Optionally, the record at the current cursor position can be:

Deleting Records from an Object Store

As well as deleting the record at the current cursor point, the object store’s .delete() method can be passed a key value or KeyRange. For example:

const

  
  deleteTransaction = db.transaction('note', 'readwrite'),

  
  note = deleteTransaction.objectStore('note'),

  
  remove = note.delete(5);

remove.onsuccess = () => {
  console.log('note deleted');
};

A more drastic option is .clear(), which wipes every record from the object store.

Update a Database Schema

At some point it will become necessary to change the database schema — for example, to add an index, create a new object store, modify existing data, or even wipe everything and start again. IndexedDB offers built-in schema versioning to handle the updates — (a feature sadly lacking in other databases!).

An onupgradeneeded function was executed when version 1 of the notebook schema was defined:

const dbOpen = indexedDB.open('notebook', 1);

dbOpen.onupgradeneeded = event => {

  console.log(`upgrading database from ${ event.oldVersion } to ${ event.newVersion }...`);

  const db = dbOpen.result;

  switch( event.oldVersion ) {

    case 0: {
      const note = db.createObjectStore(
        'note',
        { keyPath: 'id', autoIncrement: true }
      );

      note.createIndex('dateIdx', 'date', { unique: false });
      note.createIndex('tagsIdx', 'tags', { unique: false, multiEntry: true });
    }

  }

};

Presume another index was required for note titles. The indexedDB.open() version should change from 1 to 2:

const dbOpen = indexedDB.open('notebook', 2);

The title index can be added in a new case 1 block in the onupgradeneeded handler switch():

dbOpen.onupgradeneeded = event => {

  console.log(`upgrading database from ${ event.oldVersion } to ${ event.newVersion }...`);

  const db = dbOpen.result;

  switch( event.oldVersion ) {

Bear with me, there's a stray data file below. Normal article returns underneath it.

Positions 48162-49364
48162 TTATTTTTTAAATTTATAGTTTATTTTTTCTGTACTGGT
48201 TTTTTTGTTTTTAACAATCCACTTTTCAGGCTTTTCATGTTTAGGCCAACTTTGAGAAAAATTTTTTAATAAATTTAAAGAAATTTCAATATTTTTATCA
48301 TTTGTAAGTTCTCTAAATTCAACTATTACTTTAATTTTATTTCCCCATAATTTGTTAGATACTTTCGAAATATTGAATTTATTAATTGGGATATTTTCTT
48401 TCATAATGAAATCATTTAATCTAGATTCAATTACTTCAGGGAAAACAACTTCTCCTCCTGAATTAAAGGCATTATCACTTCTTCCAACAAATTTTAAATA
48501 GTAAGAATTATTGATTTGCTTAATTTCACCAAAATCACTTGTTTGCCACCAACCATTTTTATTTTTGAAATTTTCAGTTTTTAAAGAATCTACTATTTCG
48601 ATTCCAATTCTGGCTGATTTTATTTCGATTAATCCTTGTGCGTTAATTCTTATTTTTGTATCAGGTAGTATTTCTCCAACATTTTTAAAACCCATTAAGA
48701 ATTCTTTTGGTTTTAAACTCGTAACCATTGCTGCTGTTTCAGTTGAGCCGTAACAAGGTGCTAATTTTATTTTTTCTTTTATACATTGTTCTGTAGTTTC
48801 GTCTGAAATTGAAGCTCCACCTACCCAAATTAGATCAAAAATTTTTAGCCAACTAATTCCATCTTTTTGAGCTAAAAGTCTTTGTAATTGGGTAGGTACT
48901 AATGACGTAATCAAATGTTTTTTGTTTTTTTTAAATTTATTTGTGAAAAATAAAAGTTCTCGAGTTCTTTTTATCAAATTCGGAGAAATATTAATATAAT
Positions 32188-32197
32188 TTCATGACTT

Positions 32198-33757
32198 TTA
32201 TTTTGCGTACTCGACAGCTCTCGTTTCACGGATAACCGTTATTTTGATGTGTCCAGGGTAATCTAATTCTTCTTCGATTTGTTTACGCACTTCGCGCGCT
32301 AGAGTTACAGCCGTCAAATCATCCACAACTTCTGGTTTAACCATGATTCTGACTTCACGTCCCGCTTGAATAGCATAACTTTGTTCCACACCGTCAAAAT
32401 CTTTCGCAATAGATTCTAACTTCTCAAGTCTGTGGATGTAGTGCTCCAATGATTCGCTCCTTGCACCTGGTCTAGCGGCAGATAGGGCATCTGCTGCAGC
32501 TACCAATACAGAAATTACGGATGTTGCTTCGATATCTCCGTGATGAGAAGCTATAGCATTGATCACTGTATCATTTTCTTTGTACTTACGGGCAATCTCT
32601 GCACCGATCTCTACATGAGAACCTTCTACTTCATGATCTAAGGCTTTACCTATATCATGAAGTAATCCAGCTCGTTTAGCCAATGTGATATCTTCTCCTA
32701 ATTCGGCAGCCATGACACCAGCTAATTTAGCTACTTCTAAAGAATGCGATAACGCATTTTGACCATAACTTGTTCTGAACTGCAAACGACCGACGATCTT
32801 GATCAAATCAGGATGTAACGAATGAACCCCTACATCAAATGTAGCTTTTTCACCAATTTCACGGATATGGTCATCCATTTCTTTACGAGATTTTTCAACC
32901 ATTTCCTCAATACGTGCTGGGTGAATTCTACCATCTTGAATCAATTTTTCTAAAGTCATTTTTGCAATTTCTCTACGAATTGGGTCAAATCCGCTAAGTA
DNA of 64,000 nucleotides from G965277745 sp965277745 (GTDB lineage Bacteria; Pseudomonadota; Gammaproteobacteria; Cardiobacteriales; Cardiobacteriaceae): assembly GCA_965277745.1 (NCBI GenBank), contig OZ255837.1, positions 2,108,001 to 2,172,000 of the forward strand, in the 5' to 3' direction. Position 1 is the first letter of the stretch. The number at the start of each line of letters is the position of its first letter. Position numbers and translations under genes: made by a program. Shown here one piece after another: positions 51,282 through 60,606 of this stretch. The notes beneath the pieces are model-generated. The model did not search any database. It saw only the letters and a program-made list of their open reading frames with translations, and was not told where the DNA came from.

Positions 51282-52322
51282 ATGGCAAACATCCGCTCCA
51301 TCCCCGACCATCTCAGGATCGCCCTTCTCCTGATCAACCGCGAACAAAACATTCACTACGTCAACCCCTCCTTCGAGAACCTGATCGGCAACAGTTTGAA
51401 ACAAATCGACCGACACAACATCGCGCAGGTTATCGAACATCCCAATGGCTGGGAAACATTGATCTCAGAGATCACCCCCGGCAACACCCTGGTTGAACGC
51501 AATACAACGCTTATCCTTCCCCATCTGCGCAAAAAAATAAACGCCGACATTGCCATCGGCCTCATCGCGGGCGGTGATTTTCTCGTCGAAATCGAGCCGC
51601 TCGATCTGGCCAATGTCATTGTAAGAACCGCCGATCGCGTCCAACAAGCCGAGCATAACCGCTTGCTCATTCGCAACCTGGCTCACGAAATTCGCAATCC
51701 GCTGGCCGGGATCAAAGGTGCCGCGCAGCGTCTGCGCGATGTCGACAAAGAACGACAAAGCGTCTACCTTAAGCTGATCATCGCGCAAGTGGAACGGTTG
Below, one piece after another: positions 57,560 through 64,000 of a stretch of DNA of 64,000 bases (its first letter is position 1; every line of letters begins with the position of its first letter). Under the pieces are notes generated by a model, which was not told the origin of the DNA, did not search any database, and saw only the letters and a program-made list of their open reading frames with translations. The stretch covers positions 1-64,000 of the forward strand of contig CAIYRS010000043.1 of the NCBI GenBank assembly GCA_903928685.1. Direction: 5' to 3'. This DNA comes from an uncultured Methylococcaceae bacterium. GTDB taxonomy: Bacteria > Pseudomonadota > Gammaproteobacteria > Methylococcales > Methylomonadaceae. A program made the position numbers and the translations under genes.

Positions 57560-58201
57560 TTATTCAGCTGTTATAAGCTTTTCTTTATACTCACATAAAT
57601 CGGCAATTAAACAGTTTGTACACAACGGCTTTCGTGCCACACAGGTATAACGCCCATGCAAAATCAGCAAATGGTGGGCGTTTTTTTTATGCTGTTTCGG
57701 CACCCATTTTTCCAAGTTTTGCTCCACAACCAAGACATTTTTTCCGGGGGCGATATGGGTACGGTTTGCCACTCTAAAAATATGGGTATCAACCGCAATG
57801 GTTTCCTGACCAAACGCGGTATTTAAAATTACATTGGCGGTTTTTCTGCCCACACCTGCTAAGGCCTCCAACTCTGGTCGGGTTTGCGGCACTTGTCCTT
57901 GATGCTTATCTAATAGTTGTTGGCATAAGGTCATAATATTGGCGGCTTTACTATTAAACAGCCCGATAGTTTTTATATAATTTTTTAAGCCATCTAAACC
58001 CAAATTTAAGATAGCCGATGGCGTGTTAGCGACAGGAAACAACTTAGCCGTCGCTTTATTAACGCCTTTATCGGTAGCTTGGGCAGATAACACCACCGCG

case 0: {
      const note = db.createObjectStore(
        'note',
        { keyPath: 'id', autoIncrement: true }
      );

      note.createIndex('dateIdx', 'date', { unique: false });
      note.createIndex('tagsIdx', 'tags', { unique: false, multiEntry: true });
    }

    case 1: {
      const note = dbOpen.transaction.objectStore('note');
      note.createIndex('titleIdx', 'title', { unique: false });
    }

  }

};

Note the omission of the usual break at the end of each case block. When someone accesses the application for the first time, the case 0 block will run and it will then fall through to case 1 and all subsequent blocks. Anyone already on version 1 would run the updates starting at the case 1 block.

Index, object store, and database updating methods can be used as necessary:

All users will therefore be on the same database version … unless they have the app running in two or more tabs!

The browser can’t allow a user be running schema 1 in one tab and schema 2 in another. To resolve this, a the database connection onversionchange handler can prompt the user to reload the page:


db.onversionchange = () => {

  db.close();
  alert('The IndexedDB database has been upgraded.nPlease reload the page...');
  location.reload();

};

Low Level IndexedDB

IndexedDB is one the of the more complex browser APIs, and you’ll miss using Promises and async/await. Unless your app’s requirements are simple, you’ll want roll your own IndexedDB abstraction layer or use a pre-built option such as idb.

Whatever option you choose, IndexedDB is one of the fastest browser data stores, and you’re unlikely to reach the limits of its capacity.

[ad_2]

Source link